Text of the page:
- Mohamed Abdullahi Farmaajo has boosted revenue but has poor relations with federal states.
- Unlike previous administrations, Farmaajo has mobilised the public to support the government.
- In Somalia’s history of presidential elections, none of the incumbents have ever been re-elected.
Somalia’s President Mohamed Abdullahi Farmaajo, who is in the running for re-election in 2021, is facing a number of challenges despite his relatively good performance.
Since his election on February 8, 2017, President Farmaajo has mobilised the public to support the government in a way that previous administrations did not.
The president has improved the country’s financial management by boosting government revenue collection, embarked on streamlining the oil and gas sector by instituting a legal framework, and he enjoys goodwill from donors and development partners.
President Farmaajo renounced his US citizenship and has maintained a firm stance over the maritime boundary dispute with Kenya.
However, he does not have good relations with three federal states—Jubaland, Puntland and Galmudug—and his efforts to make the centre stronger than the periphery has earned him both friends and enemies, especially given that the 2012 Provisional Constitution provides for a federal system not a centralised one.
This means that should the country go to the elections with the 4.5 formula in which clan elders elect MPs who in turn vote for the president, President Farmaajo could lose the support of MPs from three of the five federal states.
The 4.5 is a power-sharing arrangement that considers four major clans and a coalition (0.5) of smaller clans.
Somalia watchers say that the only way the president can extend his term is by persuading the MPs and the international community that he needs time to ensure that the next election is conducted under the universal suffrage system—which is currently unlikely because of insecurity and the uneasy relations between the centre and federal states.
Opposition leader Abdalla Ahmed Ibarahim says that President Farmaajo is trying to persuade the MPs to vote for an extension, which could be possible because they also are not sure of their own re-election.
However, Mr Ibrahim says that donors and development partners may not buy the idea unless the president convinces them that the extension will prepare the country for a one-person, one-vote system.
In Somalia’s history of presidential elections, none of the incumbents have ever been re-elected.
Sheikh Sariff Ahmed, Abdullahi Yusuf and Hassan Sheikh Mohamoud were all booted out after their first terms.
President Farmaajo will be judged on the major pillars that were part of his manifesto—improved security, political stability, revival of the economy, the war against corruption and his positive engagement with the international community.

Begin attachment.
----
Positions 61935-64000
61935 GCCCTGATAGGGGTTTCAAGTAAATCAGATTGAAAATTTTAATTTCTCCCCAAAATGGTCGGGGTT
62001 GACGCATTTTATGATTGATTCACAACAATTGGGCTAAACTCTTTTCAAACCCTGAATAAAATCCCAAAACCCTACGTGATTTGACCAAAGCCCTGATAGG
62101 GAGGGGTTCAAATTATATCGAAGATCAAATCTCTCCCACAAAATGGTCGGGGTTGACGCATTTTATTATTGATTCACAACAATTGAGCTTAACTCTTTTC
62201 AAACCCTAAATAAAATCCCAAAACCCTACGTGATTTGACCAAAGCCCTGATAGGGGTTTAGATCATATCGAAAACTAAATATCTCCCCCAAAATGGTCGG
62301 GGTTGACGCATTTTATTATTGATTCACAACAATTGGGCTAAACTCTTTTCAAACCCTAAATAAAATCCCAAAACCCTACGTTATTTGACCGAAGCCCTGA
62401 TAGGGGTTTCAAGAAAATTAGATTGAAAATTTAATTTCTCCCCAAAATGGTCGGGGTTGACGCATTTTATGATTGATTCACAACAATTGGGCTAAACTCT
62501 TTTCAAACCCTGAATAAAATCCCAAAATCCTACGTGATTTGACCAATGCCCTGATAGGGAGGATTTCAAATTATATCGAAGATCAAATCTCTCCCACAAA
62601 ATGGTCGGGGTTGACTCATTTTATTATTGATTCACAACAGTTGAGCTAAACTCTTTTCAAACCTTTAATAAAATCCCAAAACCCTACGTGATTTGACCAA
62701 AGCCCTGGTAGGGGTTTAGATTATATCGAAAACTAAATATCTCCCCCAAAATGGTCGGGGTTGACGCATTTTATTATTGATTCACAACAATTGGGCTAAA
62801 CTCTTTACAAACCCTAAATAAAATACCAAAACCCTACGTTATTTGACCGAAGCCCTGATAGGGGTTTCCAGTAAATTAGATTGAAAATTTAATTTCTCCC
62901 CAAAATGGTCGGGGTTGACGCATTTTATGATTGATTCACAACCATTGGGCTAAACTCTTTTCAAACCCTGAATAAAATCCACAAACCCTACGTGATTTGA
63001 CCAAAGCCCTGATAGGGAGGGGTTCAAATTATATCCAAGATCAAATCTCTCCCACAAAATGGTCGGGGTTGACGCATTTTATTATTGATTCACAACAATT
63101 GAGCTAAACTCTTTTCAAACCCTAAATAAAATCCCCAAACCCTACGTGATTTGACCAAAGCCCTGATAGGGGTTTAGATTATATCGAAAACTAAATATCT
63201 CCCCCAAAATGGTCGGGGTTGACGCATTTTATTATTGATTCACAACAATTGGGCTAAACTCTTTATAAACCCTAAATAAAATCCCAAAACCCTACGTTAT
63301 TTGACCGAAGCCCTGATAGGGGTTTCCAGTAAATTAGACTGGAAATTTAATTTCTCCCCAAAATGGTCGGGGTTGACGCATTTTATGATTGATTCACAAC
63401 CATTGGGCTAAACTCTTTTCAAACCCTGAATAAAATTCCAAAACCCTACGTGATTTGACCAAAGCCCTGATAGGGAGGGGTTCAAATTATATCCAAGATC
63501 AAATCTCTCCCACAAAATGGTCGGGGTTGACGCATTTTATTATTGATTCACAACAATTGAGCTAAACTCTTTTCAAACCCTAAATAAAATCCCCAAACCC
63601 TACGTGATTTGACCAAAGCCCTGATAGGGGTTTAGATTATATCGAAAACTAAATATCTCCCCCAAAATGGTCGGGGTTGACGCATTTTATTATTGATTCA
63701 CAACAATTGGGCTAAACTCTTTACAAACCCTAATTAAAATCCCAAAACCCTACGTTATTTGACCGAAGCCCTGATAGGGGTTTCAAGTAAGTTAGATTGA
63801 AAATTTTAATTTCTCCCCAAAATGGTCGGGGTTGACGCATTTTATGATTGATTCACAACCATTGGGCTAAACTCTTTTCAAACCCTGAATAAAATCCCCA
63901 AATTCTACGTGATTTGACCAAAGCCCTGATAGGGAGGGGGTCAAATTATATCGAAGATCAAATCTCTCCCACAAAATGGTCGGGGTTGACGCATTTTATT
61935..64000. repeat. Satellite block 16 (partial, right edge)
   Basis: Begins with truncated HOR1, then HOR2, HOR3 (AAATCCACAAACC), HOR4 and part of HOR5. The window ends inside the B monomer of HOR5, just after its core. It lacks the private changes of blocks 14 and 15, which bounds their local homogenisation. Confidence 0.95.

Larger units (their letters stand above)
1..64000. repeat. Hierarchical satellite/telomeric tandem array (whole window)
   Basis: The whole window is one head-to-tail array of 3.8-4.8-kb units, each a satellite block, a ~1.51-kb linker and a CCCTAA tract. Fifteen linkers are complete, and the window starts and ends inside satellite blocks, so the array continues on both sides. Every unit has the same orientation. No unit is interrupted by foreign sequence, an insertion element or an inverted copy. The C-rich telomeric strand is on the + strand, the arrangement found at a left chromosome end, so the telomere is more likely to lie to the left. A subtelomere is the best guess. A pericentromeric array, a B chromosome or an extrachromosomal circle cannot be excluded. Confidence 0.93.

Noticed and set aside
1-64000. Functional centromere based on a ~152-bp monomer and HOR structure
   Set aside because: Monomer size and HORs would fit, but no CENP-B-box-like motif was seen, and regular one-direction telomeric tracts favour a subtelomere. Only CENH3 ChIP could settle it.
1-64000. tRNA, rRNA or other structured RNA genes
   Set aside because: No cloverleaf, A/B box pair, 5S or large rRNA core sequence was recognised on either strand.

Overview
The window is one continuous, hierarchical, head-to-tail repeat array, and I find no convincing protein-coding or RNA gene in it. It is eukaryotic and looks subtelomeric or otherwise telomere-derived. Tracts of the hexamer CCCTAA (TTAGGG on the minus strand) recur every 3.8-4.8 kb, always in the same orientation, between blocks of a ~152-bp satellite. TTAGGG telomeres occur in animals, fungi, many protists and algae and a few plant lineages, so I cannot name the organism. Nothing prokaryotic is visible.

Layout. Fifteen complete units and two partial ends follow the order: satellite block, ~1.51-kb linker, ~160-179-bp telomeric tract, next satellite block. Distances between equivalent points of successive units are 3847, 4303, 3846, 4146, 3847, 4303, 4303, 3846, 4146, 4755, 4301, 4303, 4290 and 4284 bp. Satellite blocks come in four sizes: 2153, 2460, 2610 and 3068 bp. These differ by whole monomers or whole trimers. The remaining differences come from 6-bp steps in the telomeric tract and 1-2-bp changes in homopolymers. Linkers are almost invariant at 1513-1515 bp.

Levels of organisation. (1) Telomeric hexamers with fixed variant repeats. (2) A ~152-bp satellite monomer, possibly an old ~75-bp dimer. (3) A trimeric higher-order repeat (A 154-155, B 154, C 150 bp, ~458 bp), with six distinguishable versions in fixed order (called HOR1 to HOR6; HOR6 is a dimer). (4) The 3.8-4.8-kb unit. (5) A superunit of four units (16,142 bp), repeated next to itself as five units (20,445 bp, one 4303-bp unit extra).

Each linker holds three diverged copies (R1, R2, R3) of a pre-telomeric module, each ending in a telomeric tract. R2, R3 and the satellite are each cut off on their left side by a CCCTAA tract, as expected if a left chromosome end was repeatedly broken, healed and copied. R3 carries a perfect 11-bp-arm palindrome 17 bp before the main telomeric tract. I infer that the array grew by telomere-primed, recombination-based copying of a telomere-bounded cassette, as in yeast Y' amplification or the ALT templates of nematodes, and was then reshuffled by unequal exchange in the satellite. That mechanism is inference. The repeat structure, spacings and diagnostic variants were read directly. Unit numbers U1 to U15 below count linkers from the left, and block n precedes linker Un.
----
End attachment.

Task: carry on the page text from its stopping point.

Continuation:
According to Abdiwahab Sheikh Abdisamad, the director and senior consultant at Southlink Consultants and Horn of Africa Political Scientist at Kenyatta University, President Faarmajo has failed to install a friendly government in Jubbaland, Puntland and Galmudug, which could cost him the re-election.
“President Farmaajo is not as popular now as he was two years ago. He abused his own nationalistic narrative by seeking to form a strong centre in a federal system. Although Somalia’s politics is difficult to predict, all the indicators show he will be a one-term president,” said Dr Abdisamad.
In September 2018, the five federal states—Hirshabelle, Puntland, Galmudug, Southwest and Jubbaland—suspended their co-operation with Mogadishu, citing President Farmajo’s failure to fight Al-Shabaab and his interference with their internal affairs. However, President Farmajo has managed to win over Hirshabelle and Southwest, and is now wooing Puntland.
On the economic front, President Farmaajo’s administration has made sustained progress in debt relief, robustly engaged with international financial institutions, and the Finance Ministry has been effective in keeping the public informed about income trends by putting the country’s budget online.
However, he is yet to win the war against corruption, and late last year the government had to dissolve the Parliamentary Finance and Planning Committee after $42 million went missing.
His biggest weakness is his inability to create political inclusion. He had promised a system of inclusive and stable politics that would include a review of the Provisional Constitution, deepening the federal system, and designing a one-person, one-vote electoral system.
A review of the Constitution cannot take place without an agreed-upon amending formula, which does not exist. This means that one-person, one-vote in 2021 remains a dream.
But above all President Farmajo will be judged by his ability to improve security and downgrading of Al-Shabaab.
His government has pledged to rebuild an inclusive security force, and align security action with reconciliation and grassroots community engagement known as the Wadajir Framework.
The challenge is how to get the federal states under leaders who had been members of the previous National Security Council under President Hassan to support him.